The Civil War: Changing Roles of African Americans and Women

2269 Words Apr 29th, 2011 10 Pages
Lopez, Robert Gillis-Smith, Beth
English M01A
The Civil War: Changing Roles Of African Americans And Women
There were several events that lead to the American Civil War. The Northern states wanted African Americans to be free from slavery, while the Southern states wanted to continue owning them. The Northern states didn’t need slaves for their economy to thrive, as opposed to the Southern states, where their economy relied heavily on the slave’s free labor. Both sides also argued on whether or not the newly acquired states should be free states or slave states, but since the North’s population growth exceeded the South’s, they had more power in the government. The Northern sates had most of the electoral votes and that
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She goes on and writes, "Emotions, energies, and talents that even they did not realize they possessed were unleashed." She writes about how women proved themselves to more then just housewives.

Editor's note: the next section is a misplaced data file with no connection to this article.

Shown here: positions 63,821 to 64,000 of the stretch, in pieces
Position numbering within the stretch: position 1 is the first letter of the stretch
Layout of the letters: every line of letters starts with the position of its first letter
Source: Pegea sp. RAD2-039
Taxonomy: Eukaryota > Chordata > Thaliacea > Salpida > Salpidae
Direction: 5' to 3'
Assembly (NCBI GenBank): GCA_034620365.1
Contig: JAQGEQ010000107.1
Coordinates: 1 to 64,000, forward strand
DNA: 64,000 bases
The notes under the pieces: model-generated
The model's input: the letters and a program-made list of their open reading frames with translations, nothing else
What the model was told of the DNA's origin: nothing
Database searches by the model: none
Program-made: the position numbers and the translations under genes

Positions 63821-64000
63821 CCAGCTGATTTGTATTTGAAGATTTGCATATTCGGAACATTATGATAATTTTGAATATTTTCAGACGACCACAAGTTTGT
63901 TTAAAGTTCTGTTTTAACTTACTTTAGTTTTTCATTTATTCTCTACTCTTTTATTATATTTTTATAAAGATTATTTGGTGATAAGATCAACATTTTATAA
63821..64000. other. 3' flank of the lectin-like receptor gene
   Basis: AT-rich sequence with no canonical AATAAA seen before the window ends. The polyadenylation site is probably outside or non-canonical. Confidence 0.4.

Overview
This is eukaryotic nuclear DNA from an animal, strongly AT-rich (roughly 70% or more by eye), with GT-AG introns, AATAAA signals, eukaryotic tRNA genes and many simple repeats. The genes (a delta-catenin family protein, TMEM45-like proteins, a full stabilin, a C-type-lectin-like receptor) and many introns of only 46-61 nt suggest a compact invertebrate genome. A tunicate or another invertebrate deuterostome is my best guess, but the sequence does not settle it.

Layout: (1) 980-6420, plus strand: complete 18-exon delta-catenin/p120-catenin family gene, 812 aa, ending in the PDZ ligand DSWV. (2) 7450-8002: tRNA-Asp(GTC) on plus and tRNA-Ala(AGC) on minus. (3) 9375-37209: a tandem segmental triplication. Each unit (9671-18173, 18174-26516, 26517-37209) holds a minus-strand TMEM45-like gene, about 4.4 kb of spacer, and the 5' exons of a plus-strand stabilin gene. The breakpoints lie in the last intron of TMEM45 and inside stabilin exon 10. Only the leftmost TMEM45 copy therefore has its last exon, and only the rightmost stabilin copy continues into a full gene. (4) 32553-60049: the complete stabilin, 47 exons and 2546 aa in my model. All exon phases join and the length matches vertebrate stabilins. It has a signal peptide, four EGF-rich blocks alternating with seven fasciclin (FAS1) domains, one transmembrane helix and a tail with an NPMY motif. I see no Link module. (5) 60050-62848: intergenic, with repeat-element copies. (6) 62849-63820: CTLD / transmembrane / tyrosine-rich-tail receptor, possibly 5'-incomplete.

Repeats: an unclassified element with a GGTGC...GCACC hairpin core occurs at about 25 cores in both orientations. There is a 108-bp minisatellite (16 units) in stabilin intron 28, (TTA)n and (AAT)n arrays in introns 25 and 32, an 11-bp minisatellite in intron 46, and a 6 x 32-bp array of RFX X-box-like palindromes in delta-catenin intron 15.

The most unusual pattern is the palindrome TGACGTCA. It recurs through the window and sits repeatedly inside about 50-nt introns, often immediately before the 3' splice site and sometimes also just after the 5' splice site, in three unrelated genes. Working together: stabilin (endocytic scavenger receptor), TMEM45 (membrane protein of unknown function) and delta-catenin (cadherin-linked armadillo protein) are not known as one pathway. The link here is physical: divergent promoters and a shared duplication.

Before the war, few women were nurses. Being a nurse was a man’s job, but now that most men got called out to the war they were in need of nurses. Since women had the time to help, several volunteered themselves. Many men thought the job wouldn’t be appropriate for them. They didn’t want their delicate women to be subjected to the horrors of war, but as time went on they realized how strong they were, mentally and physically. Although a large amount of them were untrained to be nurses, they did an excellent job attending the soldiers. Some women demonstrated their leadership skills, like Dorothea Dix who stepped forward and became the Union Superintendent of Nurses. She recruited volunteer nurses that were over the age of 30 and were “plain looking women”. She recruited these women because she didn’t want people to think that the women were there for the men’s sexual desires. Since there had already been a big controversy were women were being called prostitutes for being nurses (Wayne). Other women took their housekeeping skills to the soldiers’ camps, cooking and doing their laundry. A few women worked as spies for their